Unilever (LSE: ULVR), Debenhams (LSE: DEB) and William Hill (LSE: WMH) reach new highs.
The FTSE 100 (UKX) seems to be hovering a shade short of the 5,700 level this week, following on from a strong week last week. That's still a long way off its 52-week high of 6,055 points, achieved on 7 July 2011, but it's generally heading in the right direction.
Of course, an index only reflects the highs and lows of its individual members. We take a look at three shares hitting 52-week highs today, as they help push the FTSE indices upwards...
Good old safe, boring, Unilever (LSE: ULVR) gained 19p to hit a 52-week high of 2,202p today, before falling back a little. It's not a massive rise on the day, but it represents the slow and steady nature of companies like this that make up the backbone of many a long-term portfolio.
Most of all, companies like Unilever, which makes so many everyday consumer essentials that it's hard not to be a customer, provide safe long-term dividends, and hold their value well through economic downturns. Unilever is offering a prospective dividend yield of 3.6%, and that's one of the steadiest on the market.
What, Debenhams (LSE: DEB), on the blighted high street, reaching a 52-week high?
Yes, a strong push over the past month has helped it hit 87p today, though the morning's rise was only a quarter of a penny.
The shares are up 70% on their 52-week low point of 51.2p back in September 2011, which is a nice return in anybody's book. Forecasts suggest a 3.6% dividend yield for the year ending August 2012, rising to 4% for 2013.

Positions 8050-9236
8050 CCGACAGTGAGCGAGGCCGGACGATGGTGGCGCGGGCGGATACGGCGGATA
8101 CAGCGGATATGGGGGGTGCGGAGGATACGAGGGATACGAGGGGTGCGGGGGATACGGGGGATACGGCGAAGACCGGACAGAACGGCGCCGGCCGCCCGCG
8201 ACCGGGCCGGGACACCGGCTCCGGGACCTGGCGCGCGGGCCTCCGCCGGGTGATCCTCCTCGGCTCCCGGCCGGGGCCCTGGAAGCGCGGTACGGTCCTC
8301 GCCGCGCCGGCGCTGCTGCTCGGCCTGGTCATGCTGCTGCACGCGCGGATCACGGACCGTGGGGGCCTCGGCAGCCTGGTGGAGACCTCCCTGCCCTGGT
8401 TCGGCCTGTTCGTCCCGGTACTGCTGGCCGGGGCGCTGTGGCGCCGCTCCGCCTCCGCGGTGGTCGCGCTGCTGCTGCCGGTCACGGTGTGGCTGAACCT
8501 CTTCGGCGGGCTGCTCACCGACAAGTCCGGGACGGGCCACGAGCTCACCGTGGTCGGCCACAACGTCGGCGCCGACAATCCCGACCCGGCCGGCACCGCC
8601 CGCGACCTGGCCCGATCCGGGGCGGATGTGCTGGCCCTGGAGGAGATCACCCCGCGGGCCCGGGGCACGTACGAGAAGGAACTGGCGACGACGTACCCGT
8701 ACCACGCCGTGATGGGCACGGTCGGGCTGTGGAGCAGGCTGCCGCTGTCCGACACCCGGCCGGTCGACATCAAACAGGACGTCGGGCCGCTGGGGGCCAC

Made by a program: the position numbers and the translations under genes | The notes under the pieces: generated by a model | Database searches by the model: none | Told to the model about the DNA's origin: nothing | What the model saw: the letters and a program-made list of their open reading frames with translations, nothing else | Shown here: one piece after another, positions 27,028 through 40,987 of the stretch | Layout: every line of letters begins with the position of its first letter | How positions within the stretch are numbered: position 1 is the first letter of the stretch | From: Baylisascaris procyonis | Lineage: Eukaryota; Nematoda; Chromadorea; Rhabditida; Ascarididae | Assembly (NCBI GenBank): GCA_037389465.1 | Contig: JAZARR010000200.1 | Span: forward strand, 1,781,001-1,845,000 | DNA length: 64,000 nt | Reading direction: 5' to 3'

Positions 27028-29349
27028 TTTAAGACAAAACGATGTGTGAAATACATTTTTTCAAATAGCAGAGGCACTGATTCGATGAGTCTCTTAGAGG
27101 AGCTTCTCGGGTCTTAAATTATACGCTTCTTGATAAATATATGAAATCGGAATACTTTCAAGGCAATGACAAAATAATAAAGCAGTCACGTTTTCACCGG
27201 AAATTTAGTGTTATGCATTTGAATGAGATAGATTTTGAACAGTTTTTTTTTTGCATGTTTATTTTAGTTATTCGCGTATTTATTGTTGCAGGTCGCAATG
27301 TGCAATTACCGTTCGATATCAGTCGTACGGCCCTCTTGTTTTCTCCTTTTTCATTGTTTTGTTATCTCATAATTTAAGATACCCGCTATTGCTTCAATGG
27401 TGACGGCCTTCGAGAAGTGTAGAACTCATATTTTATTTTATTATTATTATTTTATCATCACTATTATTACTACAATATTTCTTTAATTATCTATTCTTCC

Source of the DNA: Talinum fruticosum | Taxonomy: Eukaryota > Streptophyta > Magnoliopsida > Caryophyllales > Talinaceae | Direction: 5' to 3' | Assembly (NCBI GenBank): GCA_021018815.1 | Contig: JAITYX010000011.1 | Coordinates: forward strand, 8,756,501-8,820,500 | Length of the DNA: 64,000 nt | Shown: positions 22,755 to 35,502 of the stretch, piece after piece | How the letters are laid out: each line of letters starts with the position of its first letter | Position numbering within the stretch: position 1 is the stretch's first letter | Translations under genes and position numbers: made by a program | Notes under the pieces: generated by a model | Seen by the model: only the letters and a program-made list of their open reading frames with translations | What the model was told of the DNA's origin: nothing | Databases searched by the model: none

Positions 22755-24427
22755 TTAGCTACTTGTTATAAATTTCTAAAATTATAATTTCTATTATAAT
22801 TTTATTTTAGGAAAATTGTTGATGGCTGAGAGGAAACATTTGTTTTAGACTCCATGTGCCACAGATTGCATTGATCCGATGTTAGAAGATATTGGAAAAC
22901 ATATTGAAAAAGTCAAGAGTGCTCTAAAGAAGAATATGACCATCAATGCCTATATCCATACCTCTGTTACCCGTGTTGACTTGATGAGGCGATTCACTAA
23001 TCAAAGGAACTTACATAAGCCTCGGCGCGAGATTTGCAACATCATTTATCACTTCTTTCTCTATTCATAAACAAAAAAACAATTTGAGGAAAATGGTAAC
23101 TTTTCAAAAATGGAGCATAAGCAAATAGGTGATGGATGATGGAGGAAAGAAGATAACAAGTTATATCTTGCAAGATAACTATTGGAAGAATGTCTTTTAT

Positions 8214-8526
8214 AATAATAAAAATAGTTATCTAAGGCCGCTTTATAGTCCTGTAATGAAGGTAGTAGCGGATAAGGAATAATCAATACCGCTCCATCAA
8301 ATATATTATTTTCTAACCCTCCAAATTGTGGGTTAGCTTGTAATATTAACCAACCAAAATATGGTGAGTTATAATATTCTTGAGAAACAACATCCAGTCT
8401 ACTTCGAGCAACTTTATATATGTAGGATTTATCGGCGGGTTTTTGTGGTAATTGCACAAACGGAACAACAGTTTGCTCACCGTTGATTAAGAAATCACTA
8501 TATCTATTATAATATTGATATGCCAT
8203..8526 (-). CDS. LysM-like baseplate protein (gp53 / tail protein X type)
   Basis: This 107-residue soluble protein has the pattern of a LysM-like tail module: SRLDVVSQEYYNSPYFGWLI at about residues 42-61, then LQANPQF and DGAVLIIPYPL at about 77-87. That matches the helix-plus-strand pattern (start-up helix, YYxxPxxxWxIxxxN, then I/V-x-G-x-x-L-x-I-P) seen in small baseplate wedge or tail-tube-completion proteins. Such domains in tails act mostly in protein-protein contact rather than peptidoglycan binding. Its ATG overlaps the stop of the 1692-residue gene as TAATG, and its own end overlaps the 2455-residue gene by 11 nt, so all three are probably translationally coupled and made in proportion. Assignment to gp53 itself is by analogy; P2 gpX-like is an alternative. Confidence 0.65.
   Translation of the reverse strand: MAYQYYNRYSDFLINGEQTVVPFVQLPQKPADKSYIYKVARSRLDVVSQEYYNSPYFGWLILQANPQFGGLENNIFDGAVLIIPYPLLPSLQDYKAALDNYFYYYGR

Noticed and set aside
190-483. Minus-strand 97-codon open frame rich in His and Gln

Bookmaker William Hill (LSE: WMH) is our third to reach new heights today, reaching 290.2p, for a 2.8p gain. The increasing popularity of online gambling has helped the shares gain 58% from their 52-week low point of 183.3p in December.
After such a strong rise, are the shares still worth buying? Well, there's a 3.7% dividend forecast for this year, with 4% pencilled in for next, and those payouts should be covered two and a half fold by earnings, so they're likely to be safe. I can think of worse companies to buy.
Finally, if you want to find shares that have a good chance of reaching new highs over the longer term, the free report "Top Sectors Of 2012", put together by The Motley Fool's top analysts, should give you some ideas of where to look.
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> Alan Oscroft does not own any shares mentioned in this article.